Western Europe: Air: 0.5% Hotel: 0.7% Ground: 0.5%
Middle East & Africa: Air: 2.2% Hotel: 2.5% Ground: 0.5%
The International Monetary Fund (IMF) expects steady growth, ranging from 0.3% in the Middle East to 1.6% in Europe, and 3.6% in Africa. Across Europe, labor unrest, climate change protests, global trade wars, rising oil prices and regional terrorism all have the potential to cause a slowdown.
Air: Istanbul’s new airport, one of the largest in the region, will likely change flows between Europe and Asia, providing an alternative stopover point for flights to China and Eastern Asia.
Hotel: Denmark and Egypt are both countries to watch, with hotel prices in Denmark expected to fall next year. On the other hand, Egypt’s rates are on the up – projected to rise by 4.7% – as its economy settles down after a period of unrest.
Ground: Eastern Europe’s franchise model for rental car businesses will see slightly higher growth of 1.5%, due to supply and demand in the region. Rail prices still vary greatly across EMEA due to inconsistent regulation.
Air: -1.6% Hotel: -0.4% Ground: 1%
Economic activity in Latin America continues to grow – albeit slower than anticipated – and is expected to rise by 2.5% in 2020. A volatile political and economic situation in some of the largest economies like Argentina, Mexico, and Brazil will hurt prospects.
Air: Given the long distances, a growing middle class, and low market penetration of air travel, there are many opportunities, and airlines are making the best of them. Since 2017, several new carriers have entered the market and low-cost carriers have gained a significant share in Brazil, Mexico, and Colombia.
Hotel: Following a steady decline in new hotels from a 2015-2016 peak, things may be picking up, with Mexico leading the way. More than 10 new corporate chain hotels opened in the region in the first quarter of 2019 with growth set to continue throughout 2020. Properties in Mexico and across Latin America are likely to continue to cut prices.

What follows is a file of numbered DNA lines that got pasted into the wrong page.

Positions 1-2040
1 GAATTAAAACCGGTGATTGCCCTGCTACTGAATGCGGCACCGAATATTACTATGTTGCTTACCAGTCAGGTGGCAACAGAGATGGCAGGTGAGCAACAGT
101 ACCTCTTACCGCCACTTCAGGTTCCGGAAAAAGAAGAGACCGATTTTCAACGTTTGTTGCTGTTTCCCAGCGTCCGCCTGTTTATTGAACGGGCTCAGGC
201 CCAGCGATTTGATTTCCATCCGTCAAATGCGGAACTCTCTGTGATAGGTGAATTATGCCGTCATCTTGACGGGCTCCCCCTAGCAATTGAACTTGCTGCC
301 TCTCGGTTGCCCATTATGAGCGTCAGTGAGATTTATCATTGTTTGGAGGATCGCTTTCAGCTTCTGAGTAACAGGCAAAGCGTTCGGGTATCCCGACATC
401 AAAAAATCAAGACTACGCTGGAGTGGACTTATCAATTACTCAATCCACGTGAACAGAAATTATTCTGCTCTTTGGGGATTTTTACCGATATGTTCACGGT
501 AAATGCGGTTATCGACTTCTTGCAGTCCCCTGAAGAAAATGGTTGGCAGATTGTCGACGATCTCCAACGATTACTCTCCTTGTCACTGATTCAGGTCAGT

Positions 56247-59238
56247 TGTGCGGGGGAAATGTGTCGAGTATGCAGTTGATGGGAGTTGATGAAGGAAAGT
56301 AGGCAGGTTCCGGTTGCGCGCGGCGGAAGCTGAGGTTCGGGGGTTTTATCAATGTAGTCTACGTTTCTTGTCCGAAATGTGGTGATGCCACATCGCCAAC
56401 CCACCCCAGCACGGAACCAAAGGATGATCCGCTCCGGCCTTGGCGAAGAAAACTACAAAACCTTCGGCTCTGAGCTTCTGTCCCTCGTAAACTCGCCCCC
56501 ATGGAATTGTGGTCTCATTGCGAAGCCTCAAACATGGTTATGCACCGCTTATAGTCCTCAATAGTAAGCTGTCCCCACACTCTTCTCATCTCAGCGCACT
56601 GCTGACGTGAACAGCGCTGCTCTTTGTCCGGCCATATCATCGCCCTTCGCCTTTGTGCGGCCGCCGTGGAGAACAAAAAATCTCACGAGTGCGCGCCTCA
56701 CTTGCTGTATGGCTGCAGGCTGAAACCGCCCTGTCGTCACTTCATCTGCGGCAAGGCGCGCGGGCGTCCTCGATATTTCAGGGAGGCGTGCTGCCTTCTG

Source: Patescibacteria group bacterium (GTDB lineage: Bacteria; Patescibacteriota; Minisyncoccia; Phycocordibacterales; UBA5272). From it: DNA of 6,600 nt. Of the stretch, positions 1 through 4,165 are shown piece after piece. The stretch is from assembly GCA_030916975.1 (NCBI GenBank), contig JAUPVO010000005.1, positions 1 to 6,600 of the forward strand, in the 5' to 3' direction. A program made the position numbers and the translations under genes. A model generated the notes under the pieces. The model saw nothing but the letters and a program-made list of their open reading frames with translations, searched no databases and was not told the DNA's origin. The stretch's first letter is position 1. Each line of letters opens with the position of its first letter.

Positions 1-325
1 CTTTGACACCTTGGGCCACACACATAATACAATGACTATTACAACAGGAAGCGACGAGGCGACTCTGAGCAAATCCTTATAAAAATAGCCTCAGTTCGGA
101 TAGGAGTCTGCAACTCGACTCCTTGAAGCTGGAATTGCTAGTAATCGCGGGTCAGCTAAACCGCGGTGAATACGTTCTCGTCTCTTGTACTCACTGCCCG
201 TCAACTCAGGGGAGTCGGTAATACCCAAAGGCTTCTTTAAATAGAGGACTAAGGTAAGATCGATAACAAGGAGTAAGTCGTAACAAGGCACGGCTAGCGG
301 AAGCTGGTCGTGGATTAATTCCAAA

Ground: A slight increase for rental cars is driven by growing demand in Brazil, the region’s biggest economy. Rental car companies report a cultural shift towards sharing cars rather than owning them, and growth in tourism is also boosting the industry.
Air: 2.3% Hotel: 2.3% Ground: 1%
While the US economy is thriving, there is growing uncertainty, due to tariffs and trade wars. US GDP growth is set to slow to 2.1% in 2019, and slow further in 2020 and 2021, to 2% and 1.8%, respectively.
Air: Flight prices are expected to rise, reflecting the strong economies of the US and Canada. Most airlines are looking to ancillary fees as a way to stay competitive, so the costs of services like Wi-Fi and lounge access may be up for negotiation for corporate travelers.
Hotel: The hotel industry has seen slow, but steady growth. A gradual slowing will help rates return to normal, correcting the high prices seen in some of the major cities. Technology-focused areas – like San Francisco, San Jose, Seattle, and Vancouver – are still seeing growth. However, demand in these cities has been high for so long that prices have risen too far – and business travelers are staying further out in response.
Ground: Due to the nature of long-term contracts, we are unlikely to see any upward trends in pricing until 2021 or 2022. Traveler preferences are dictating a change in car preferences, shifting away from traditional sedans in favor of more versatile SUVs and trucks.
Indigo adds 14 new flights
IndiGo is further enhancing its customer experience with the launch of 14 new flights on its network. The country’s largest low-cost carrier has introduced three new routes and will operate its first flight between Chennai – Raipur,
Hyderabad – Gorakhpur, and Kolkata – Gorakhpur. The airline will also add flights on its existing routes
connecting, Chennai – Trivandrum, Bengaluru – Mangalore, Bengaluru – Udaipur, and Bengaluru – Chennai.
All new services will commence in April 2019.